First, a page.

By Dennis C. Dickerson
During many of the 20th century, Archibald J. Carey, Sr. (1868-1931) and Archibald J. Carey, Jr. (1908-1981), father and son, exemplified a mix of ministry and politics that many African American spiritual leaders pursued. Their sacred and secular issues merged in efforts to enhance the non secular and fabric health and wellbeing in their congregations. yet as political alliances turned important, either wrestled with ethical results and sundry results. either have been ministers to Chicago's biggest African Methodist Episcopal Church congregations- the senior Carey as a bishop, and the junior Carey as a pastor and an attorney.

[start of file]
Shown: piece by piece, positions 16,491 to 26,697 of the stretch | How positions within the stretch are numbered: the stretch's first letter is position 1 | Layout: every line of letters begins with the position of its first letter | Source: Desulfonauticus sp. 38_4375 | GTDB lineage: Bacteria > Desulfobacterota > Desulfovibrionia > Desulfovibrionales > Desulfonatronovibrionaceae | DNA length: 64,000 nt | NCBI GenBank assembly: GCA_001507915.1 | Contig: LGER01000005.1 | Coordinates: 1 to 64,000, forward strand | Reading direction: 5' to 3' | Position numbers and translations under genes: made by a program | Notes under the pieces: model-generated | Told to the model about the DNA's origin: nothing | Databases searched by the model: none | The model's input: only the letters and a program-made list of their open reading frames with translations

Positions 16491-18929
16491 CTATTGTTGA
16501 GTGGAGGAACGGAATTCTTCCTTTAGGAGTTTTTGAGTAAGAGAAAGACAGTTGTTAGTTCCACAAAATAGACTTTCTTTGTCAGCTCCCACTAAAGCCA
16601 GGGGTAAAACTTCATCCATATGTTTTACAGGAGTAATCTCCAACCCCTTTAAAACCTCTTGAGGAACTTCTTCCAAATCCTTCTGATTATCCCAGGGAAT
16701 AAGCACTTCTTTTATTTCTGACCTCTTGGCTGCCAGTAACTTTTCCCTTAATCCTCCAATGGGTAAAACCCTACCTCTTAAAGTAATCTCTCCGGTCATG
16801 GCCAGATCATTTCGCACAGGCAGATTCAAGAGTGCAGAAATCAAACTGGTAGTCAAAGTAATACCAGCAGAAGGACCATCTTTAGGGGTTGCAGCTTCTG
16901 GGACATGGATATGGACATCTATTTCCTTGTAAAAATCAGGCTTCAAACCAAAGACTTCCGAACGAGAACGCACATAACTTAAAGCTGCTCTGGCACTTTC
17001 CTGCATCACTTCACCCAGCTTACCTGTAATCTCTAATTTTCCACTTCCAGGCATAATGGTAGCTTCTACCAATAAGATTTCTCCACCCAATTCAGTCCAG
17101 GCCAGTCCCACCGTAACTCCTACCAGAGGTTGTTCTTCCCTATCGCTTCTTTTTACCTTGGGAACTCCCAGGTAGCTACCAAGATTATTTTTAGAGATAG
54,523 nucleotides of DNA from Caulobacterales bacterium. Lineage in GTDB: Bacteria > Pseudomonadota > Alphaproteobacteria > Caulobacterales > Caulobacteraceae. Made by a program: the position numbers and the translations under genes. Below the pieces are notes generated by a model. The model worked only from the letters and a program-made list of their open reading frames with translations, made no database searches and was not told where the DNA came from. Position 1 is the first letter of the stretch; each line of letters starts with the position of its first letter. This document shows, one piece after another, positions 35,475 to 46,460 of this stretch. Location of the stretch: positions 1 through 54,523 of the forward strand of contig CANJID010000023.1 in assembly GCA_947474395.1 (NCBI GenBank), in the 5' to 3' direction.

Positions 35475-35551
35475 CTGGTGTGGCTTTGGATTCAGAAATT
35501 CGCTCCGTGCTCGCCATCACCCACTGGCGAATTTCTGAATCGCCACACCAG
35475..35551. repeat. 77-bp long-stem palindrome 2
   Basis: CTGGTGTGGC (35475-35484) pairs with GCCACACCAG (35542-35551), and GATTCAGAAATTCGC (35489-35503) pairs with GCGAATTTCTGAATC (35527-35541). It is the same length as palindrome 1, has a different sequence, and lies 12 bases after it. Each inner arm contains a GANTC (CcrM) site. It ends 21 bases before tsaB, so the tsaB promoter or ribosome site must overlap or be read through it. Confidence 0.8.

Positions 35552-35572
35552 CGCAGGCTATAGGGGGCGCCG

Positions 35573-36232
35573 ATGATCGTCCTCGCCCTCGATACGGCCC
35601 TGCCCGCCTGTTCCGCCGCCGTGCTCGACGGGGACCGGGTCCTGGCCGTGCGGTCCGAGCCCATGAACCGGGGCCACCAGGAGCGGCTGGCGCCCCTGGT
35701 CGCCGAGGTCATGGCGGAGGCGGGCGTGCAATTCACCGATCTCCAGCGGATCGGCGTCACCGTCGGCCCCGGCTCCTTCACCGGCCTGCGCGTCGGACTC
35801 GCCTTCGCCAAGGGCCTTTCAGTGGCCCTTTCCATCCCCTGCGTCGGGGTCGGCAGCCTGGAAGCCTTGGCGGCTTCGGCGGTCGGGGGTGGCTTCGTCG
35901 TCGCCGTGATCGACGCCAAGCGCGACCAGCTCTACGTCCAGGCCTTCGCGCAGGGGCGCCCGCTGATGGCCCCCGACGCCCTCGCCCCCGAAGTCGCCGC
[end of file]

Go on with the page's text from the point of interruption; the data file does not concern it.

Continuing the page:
Bishop Carey linked himself typically with Chicago mayor William Hale Thompson, a Republican, whom he offered to black electorate as an best friend. while the mayor appointed Carey to the city's civil carrier fee, Carey helped within the hiring and promoting of neighborhood blacks. yet alleged impropriety for promoting jobs marred the bishop's tenure. The junior Carey, additionally a Republican and an alderman, grew to become head of the panel on anti-discrimination in employment for the Eisenhower management. He aided innumerable black federal staff. even though an influential benefactor of center and SCLC, Carey linked to infamous FBI director J. Edgar Hoover and compromised help for Martin Luther King, Jr. either Careys believed politics provided clergy the easiest possibilities to empower the black inhabitants. Their imperfect alliances and combined effects, although, proved the complexity of mixing the nation-states of spirituality and politics.